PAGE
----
Nigeria and Gambia on Saturday agreed to set up technical committees for the implementation of the Memorandum of Understanding (MoU) to promote trade, investment and best practice.
The Nigeria Minister of Women Affairs and Social Development, Aisha Al-Hassan, made this known in New York at the end of a meeting.
The meeting was called by Nigeria on the implementation of the bi-lateral agreement in the context of the Sustainable Development Goals (SDGs).
The minister said women, the aged and people living with disabilities from both countries are targeted in the MoU.
Mrs Al-Hassan said the MoU, which was signed on March 12, 2015, did not come into effect, because it did not capture the problems of insurgency.
The minister acknowledged that the two countries had gone a long way together.
“We are here to look at the MoU again and make more inputs into it for effective implementation.
“The implementation committee would comprise of the Federal Ministry of Women Affairs and Social Development, NGOs and relevant Ministries to execute the MoU.
“We also expect the Gambia to set up their own committee and we will later meet with them on the operation of the MoU.
“We are going to make changes here and there. It is a good move; it will strengthen ties between Nigeria and The Gambia.
“We want to ensure the welfare of women in Nigeria and The Gambia, as well as the most vulnerable and children,’’ Mrs Al-Hassan said.
She said gender inequality impeded efforts towards the attainment of sustainable national development.
“Reducing gender inequality is critical for improving the social and economic situation of marginalised groups through among others, access to social services, wage employment and control over productive resources,” she added.
Also speaking, Isatou Njie-Saidy, Vice President of The Gambia, said there were many Nigerian women doing business in The Gambia, and that some of them had been in that country for generations.
“I thank the Federal Republic of Nigeria for the cooperation that we have shared.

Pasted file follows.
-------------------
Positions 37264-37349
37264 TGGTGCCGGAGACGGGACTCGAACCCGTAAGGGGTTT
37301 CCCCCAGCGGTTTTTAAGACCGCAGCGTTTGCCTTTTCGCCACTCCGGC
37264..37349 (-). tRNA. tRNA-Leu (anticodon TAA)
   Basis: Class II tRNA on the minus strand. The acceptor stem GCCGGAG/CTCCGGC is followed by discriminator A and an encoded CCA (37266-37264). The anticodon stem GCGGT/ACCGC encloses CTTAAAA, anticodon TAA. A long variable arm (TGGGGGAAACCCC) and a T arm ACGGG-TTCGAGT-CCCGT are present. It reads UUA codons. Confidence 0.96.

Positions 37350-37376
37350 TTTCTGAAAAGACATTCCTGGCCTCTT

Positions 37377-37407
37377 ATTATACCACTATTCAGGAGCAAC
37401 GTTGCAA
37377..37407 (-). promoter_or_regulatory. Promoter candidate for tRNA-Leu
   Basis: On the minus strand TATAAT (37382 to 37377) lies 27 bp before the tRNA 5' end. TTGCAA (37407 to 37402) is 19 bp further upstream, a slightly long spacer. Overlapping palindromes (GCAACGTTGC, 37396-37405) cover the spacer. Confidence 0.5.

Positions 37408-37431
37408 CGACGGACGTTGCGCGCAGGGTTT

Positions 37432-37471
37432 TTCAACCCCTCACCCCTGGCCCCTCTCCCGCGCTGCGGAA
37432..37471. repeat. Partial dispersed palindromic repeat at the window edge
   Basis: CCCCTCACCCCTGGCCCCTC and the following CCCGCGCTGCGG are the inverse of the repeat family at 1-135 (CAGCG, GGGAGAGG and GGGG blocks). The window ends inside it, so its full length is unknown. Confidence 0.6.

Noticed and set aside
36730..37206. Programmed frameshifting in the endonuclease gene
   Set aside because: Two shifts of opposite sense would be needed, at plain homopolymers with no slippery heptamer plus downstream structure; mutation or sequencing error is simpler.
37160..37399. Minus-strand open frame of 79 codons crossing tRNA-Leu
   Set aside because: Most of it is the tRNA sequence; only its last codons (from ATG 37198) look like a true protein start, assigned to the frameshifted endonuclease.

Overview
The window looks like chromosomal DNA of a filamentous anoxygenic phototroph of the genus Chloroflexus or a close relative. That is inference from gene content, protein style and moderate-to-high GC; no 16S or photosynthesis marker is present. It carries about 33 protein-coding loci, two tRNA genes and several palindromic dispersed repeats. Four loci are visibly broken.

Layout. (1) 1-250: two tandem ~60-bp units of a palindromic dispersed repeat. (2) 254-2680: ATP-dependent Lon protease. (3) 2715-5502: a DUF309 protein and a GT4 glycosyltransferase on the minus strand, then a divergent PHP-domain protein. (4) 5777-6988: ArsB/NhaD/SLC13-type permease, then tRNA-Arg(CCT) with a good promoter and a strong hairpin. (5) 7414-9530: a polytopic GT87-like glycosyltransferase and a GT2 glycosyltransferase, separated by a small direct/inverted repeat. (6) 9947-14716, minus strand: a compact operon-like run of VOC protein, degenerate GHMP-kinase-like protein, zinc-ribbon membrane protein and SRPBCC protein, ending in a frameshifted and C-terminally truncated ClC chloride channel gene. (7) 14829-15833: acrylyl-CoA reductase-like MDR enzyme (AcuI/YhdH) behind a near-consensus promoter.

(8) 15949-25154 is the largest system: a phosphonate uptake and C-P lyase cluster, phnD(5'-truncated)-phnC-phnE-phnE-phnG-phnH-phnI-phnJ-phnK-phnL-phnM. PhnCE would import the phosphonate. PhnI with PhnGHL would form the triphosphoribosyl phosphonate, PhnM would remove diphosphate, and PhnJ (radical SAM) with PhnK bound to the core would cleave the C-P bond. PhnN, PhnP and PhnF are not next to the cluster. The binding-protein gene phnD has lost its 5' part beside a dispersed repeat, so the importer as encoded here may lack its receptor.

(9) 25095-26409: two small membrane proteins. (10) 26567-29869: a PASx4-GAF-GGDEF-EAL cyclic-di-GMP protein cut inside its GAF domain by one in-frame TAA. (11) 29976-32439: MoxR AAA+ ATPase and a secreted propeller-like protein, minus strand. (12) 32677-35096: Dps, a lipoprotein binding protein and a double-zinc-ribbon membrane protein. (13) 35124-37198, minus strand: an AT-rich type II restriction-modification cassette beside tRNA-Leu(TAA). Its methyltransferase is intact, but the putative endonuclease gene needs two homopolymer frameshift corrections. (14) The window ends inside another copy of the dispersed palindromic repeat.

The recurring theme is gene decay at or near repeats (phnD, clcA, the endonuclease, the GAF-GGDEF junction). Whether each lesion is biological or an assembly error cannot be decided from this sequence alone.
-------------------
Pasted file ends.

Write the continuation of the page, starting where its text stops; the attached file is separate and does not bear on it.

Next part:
”We’ve always seen Nigeria as big brother and I can assure you that following this review today, we will work head-on on the programmes,’’ she said.
The Gambian government, she said, recognised gender equality and women empowerment as a key factor for the attainment of social and economic development.
She said that as a result, a number of measures were taken to mainstream women in the development process.
Among such measures, she said, was the establishment of the National Women’s Council and Bureau by the Council Act of 1980.
Njie-Saidy, who is also the Minister of Women Affairs, said that a National Policy for the Advancement of Gambian Women (NPAGW 1999-2009) was formulated and provided a legitimate point of reference for addressing gender inequalities at all levels of government and all stakeholders.
The Gambia, she added, had come out with ‘Best Practices’ in public reform or good governance efforts that fully integrate a gender perspective.
Nigeria and The Gambia had signed the MoU, to promote trade, investment and best practice among women, the aged and people living with disabilities from both countries.
The MoU was signed on the sidelines of the UN Commission on Status of Women, tagged Beijing +20, which was 20 years after the Beijing Women Conference of 1995 took place in the Chinese capital.
The Understanding seeks to empower women, children, the disabled and the elderly in both countries, as well as promote increased trade among women in the two countries. (NAN)